- Establish the strategic objectives of the M&A with the leadership team.
- Prioritize data along with the standardization of solutions and the design of a new IT organization (i.e., a co-equal effort for data, tools, and talent).
- Identify the near-term data strategic priorities, stakeholders, and tools.
- Assess the talent and consider creating an analytics center of excellence (ACOE) to harness organizational capabilities.
How prepared are healthcare organizations to enter into value-based care? Many may not be ready. While early value-based care adopters have focused on improving and measuring quality, they’ve often overlooked steps to bear the associated financial risk. Now that health systems can enter into alternative payment models and risk-based contracts, they need to ensure that cost is as much a priority as quality.
Health systems can achieve sustainable value-based care success by optimizing the five core competencies of population health management:
- Governance that educates, engages, and energizes.
- Data transformation that addresses clinical, financial, and operational questions.
- Analytic transformation that aligns information and identifies populations.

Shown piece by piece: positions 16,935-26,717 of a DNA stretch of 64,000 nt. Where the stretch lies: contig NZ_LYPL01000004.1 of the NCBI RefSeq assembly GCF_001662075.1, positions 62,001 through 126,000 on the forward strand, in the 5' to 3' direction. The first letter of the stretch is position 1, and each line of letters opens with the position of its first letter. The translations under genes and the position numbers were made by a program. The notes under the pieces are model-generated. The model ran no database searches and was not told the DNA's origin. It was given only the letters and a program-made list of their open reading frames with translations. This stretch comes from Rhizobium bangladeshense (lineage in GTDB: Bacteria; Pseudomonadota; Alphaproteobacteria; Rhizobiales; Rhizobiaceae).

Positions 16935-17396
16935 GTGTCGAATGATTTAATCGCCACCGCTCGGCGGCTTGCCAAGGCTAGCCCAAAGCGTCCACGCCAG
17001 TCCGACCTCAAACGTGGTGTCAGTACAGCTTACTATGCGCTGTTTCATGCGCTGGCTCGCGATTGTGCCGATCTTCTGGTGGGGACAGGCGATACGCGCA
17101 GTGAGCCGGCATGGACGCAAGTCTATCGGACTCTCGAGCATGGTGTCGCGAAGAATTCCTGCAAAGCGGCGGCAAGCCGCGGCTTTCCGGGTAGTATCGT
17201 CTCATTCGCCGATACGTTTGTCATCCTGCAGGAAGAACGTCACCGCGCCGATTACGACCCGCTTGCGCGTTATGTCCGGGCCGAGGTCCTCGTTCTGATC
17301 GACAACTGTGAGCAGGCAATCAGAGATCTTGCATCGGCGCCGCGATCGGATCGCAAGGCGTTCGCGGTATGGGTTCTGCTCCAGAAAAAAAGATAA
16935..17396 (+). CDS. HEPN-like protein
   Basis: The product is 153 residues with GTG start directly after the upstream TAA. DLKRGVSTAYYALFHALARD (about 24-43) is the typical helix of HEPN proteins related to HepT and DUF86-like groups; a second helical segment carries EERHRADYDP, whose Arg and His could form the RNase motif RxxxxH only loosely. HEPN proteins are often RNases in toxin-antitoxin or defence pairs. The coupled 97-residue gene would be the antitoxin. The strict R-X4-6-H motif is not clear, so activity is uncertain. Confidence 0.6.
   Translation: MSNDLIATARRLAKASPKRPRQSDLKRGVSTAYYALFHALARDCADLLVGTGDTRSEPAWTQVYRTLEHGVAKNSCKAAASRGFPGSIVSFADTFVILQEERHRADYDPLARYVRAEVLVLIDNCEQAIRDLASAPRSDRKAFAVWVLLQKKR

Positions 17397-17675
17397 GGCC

- Payment transformation that drives long-term sustainability.
- Care transformation as a key intervention in value-based contracts.
The Data Operating System (DOS™) is a vast data and analytics ecosystem whose laser focus is to rapidly and efficiently improve outcomes across every healthcare domain. DOS is a cornerstone in the foundation for building the future of healthcare analytics. This white paper from Imran Qureshi details the seven capabilities of DOS that combine to unlock data for healthcare improvement:
These seven components will reveal how DOS is a data-first system that can extract value from healthcare data and allow leadership and analytics teams to fully develop the insights necessary for health system transformation.
Healthcare organizations seeking to achieve the Quadruple Aim (enhancing patient experience, improving population health, reducing costs, and reducing clinician and staff burnout), will reach their goals by building a rich analytics ecosystem. This environment promotes synergy between technology and highly skilled analysts and relies on full interoperability, allowing people to derive the right knowledge to transform healthcare.
Five important parts make up the healthcare analytics ecosystem:
- Must-have tools.
- People and their skills.
- Reactive, descriptive, and prescriptive analytics
- Matching technical skills to analytics work streams